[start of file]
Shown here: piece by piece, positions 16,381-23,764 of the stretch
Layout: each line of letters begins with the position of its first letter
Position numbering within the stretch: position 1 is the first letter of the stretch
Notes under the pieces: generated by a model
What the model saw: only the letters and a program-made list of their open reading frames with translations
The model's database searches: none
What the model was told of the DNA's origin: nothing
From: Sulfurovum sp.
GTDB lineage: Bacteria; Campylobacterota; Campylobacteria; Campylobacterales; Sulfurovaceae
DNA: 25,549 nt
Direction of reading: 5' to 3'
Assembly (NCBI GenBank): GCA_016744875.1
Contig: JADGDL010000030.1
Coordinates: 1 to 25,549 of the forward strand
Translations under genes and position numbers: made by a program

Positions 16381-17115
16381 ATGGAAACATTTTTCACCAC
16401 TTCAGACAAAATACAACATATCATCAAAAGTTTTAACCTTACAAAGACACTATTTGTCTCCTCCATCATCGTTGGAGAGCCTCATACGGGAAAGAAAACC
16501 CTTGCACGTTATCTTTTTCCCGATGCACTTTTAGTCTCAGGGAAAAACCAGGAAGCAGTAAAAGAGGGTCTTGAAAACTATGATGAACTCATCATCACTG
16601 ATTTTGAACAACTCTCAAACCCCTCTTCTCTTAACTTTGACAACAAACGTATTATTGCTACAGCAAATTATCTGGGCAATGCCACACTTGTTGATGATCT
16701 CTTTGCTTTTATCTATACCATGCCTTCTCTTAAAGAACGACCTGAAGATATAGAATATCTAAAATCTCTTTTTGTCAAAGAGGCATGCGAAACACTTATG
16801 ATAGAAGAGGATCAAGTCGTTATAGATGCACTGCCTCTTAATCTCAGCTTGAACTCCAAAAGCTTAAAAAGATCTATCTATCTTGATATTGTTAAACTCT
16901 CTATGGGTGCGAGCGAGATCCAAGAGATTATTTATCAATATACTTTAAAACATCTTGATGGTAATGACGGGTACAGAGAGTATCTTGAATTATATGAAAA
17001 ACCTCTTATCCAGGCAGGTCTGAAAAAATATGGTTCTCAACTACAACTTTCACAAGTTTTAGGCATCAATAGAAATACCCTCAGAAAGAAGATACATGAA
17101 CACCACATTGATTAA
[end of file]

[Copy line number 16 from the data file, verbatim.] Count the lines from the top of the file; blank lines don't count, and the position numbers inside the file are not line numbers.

Positions 16381-17115